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A Sunbird in natural lighting.

Why You Need A Tripod

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From L to R:- Me, Sree, Adrian, the late Chien, Kam Su, Alagan & Philip.

It comes a time when amateur photographers or those aspiring to go pro, make a decision to get a tripod to complement their setup. You may have asked yourself the same question everyone of us asked before acquiring our first, “Why do I need a tripod in the first place,” and “Why do I have to spend money getting a premium tripod when there are lots of tripods that are a fraction of the cost???” Let’s address these questions as we run through what, when, how, where & why you need one.

Why You Need A Tripod:-

  • You can’t take steady shots no matter how you hold your breath when you press the shutter button.
  • You want to take HDR photos – bracketed shots of over & under-exposed ones to be recombined in HDR softwares.
  • You want to do bird photography.
  • You want to shoot video & not want your motion pictures turn into a Blair Witch Project kinda production.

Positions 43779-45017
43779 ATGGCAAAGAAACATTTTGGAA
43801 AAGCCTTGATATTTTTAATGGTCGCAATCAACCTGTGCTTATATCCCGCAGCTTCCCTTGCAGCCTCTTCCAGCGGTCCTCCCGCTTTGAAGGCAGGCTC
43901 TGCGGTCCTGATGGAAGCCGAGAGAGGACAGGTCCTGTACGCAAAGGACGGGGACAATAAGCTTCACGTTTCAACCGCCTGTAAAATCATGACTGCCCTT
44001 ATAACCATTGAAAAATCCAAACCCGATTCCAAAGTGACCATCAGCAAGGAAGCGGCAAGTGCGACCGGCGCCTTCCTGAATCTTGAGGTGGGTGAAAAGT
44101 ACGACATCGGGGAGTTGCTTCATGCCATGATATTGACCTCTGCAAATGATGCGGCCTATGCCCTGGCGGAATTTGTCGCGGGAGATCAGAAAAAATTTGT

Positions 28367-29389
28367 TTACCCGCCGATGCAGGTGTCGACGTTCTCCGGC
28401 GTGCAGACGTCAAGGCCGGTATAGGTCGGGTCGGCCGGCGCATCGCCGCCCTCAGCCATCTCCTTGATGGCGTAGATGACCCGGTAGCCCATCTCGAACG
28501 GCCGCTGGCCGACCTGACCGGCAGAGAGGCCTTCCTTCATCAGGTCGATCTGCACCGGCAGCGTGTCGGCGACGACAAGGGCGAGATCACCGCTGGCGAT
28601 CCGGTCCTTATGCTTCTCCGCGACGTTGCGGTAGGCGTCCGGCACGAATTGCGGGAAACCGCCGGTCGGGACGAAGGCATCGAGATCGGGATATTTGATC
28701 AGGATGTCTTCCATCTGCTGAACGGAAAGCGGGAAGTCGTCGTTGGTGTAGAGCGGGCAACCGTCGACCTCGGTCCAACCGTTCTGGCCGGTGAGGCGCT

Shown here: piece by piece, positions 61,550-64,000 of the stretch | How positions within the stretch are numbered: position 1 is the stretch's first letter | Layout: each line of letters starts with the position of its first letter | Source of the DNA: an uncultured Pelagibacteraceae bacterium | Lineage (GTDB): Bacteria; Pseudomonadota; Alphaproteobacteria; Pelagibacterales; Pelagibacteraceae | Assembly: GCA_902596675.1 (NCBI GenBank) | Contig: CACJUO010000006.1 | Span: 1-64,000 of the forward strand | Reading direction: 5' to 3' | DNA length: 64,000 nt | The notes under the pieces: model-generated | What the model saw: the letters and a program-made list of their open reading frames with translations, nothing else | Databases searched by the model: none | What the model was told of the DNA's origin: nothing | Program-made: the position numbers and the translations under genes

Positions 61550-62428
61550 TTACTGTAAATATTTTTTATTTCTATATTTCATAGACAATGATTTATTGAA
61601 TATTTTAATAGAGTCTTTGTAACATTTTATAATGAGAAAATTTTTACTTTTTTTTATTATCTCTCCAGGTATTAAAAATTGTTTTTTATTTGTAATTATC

• You have a giant setup.
  • You want to free your hands to eat/drink/talk on the phone while monitoring your subject.
  • You want to shoot from a vehicle/boat & need support for your gear.
  • You want to shoot remotely.
  • You don’t want to be called an amateur.
  • You want to rely on a support that’s not called ”˜a man.’
  • It doubles up as a defence weapon when confronted by thugs/wildlife/crazy neighbour/over-amorous monkeys in parks.

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Birders at work.

When You Choose A Tripod:-

  • Select one that has the right height. If you are tall & the tripod is short, you end up bending in the wrong places & craning your neck to accommodate the camera rather than vice versa.
  • Determine the make. Manfrotto is the world leader company in the production and distribution of supports for photography and videography such as tripods, heads and monopods. And Manfrotto is Italian. Italians are sexy. So are the tripods they make. ? For some founding history, read here.